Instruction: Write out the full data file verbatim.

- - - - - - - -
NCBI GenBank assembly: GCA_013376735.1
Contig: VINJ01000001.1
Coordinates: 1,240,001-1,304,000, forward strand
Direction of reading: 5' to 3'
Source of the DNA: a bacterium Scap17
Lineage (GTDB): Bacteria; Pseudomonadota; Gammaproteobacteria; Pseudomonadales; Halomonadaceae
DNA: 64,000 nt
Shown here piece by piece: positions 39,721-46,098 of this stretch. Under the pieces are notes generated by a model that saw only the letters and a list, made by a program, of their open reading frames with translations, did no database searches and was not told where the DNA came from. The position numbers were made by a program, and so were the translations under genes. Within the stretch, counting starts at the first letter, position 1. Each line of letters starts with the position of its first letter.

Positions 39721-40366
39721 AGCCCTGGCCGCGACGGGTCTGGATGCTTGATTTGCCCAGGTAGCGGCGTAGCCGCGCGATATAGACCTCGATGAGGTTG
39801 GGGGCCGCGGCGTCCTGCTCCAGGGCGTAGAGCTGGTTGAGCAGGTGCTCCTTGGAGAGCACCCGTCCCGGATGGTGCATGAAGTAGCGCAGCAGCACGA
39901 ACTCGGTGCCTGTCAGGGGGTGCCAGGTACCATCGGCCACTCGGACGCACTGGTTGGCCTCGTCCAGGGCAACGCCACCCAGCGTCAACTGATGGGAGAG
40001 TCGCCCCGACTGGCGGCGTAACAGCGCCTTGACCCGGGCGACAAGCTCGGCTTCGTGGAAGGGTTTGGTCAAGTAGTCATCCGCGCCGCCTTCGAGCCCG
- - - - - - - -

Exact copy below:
NCBI GenBank assembly: GCA_013376735.1
Contig: VINJ01000001.1
Coordinates: 1,240,001-1,304,000, forward strand
Direction of reading: 5' to 3'
Source of the DNA: a bacterium Scap17
Lineage (GTDB): Bacteria; Pseudomonadota; Gammaproteobacteria; Pseudomonadales; Halomonadaceae
DNA: 64,000 nt
Shown here piece by piece: positions 39,721-46,098 of this stretch. Under the pieces are notes generated by a model that saw only the letters and a list, made by a program, of their open reading frames with translations, did no database searches and was not told where the DNA came from. The position numbers were made by a program, and so were the translations under genes. Within the stretch, counting starts at the first letter, position 1. Each line of letters starts with the position of its first letter.

Positions 39721-40366
39721 AGCCCTGGCCGCGACGGGTCTGGATGCTTGATTTGCCCAGGTAGCGGCGTAGCCGCGCGATATAGACCTCGATGAGGTTG
39801 GGGGCCGCGGCGTCCTGCTCCAGGGCGTAGAGCTGGTTGAGCAGGTGCTCCTTGGAGAGCACCCGTCCCGGATGGTGCATGAAGTAGCGCAGCAGCACGA
39901 ACTCGGTGCCTGTCAGGGGGTGCCAGGTACCATCGGCCACTCGGACGCACTGGTTGGCCTCGTCCAGGGCAACGCCACCCAGCGTCAACTGATGGGAGAG
40001 TCGCCCCGACTGGCGGCGTAACAGCGCCTTGACCCGGGCGACAAGCTCGGCTTCGTGGAAGGGTTTGGTCAAGTAGTCATCCGCGCCGCCTTCGAGCCCG